General immune system research and study of autoimmune disorders is underway in many locations. Scientists are also conducting research related to autoimmune disorders and the inner ear. Most inner ear research has centered on finding an identifiable inner ear "marker" or chemical that can be tested for so that diagnosis can be faster and more accurate. Other research examines treatments. For example, the American Academy of Otolaryngology-Head and Neck Surgery in conjunction with the National Institutes of Health is studying the treatment of autoimmune inner ear disease.
If middle ear infections happen often enough, placement of tubes are often helpful. Why would placing a tube help in these situations? Really, tube placement is a "detour" whereby the natural eustachian tube is bypassed so that ventilation occurs through the ear canal instead of the nose. Furthermore, a tube allows for ear popping automatically. Another way of thinking about a tube is a hole in a balloon. When there is a hole in a balloon, no pressure can build up as it would automatically escape out the hole. Read about the different types of tubes here .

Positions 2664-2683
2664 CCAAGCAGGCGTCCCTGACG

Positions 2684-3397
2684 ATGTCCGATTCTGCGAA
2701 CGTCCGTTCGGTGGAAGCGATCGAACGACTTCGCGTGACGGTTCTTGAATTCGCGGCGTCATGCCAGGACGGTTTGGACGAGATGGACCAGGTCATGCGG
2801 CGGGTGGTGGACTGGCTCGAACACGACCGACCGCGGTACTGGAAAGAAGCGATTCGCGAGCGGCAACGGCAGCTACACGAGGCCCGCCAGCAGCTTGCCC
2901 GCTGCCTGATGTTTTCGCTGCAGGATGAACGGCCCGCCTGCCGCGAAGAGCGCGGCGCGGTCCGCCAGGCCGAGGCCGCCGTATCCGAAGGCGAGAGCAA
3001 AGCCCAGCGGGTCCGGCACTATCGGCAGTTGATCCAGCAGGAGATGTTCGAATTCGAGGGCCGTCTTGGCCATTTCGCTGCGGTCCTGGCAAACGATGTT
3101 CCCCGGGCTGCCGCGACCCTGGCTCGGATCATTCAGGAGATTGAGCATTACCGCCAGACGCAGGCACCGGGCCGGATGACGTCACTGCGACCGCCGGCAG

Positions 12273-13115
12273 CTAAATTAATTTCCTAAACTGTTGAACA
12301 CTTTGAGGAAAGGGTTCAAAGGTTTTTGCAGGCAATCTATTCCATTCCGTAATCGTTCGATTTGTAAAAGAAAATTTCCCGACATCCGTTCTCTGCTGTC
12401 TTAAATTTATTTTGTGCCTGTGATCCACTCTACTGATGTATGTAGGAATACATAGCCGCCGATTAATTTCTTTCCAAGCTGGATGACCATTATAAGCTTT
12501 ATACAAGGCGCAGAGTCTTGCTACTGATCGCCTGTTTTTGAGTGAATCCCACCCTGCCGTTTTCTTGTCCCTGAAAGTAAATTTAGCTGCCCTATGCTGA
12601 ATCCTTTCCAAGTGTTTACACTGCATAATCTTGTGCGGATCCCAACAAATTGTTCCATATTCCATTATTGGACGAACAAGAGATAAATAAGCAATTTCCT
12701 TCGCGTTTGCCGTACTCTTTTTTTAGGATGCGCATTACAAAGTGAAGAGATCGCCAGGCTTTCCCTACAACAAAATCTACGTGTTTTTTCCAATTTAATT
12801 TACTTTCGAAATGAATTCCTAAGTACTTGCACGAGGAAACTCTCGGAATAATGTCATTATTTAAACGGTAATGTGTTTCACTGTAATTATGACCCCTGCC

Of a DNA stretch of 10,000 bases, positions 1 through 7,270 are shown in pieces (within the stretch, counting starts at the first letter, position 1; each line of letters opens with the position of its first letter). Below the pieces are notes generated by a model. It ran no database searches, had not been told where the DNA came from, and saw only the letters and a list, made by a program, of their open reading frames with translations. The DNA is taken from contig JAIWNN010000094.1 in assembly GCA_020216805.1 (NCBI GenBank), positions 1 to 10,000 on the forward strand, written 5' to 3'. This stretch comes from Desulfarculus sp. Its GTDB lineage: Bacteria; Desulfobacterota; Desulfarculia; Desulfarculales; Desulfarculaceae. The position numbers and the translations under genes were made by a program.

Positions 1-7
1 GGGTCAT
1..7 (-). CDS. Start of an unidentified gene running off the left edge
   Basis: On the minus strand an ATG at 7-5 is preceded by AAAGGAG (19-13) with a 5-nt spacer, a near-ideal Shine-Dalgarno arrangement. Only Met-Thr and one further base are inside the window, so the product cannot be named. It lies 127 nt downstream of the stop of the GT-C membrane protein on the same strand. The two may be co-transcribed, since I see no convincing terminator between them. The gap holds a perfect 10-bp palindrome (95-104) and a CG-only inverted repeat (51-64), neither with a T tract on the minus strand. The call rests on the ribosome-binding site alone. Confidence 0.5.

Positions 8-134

The esophagus is involved in the processes of swallowing and peristalsis to move substances from the mouth to the stomach. The swallowing food begins in the mouth and continues with the contraction of skeletal muscles in the pharynx and esophagus. The upper esophageal sphincter dilates to permit the swallowed substance to enter the esophagus. From this point, waves of muscle contraction called peristalsis move food toward the stomach. In peristalsis, regions of the esophagus closer to the stomach open to permit food to pass through while the region just above the food contracts to push the food onward. Peristalsis works so well that food can be swallowed even while the body is lying down, upside down, or even in zero-gravity.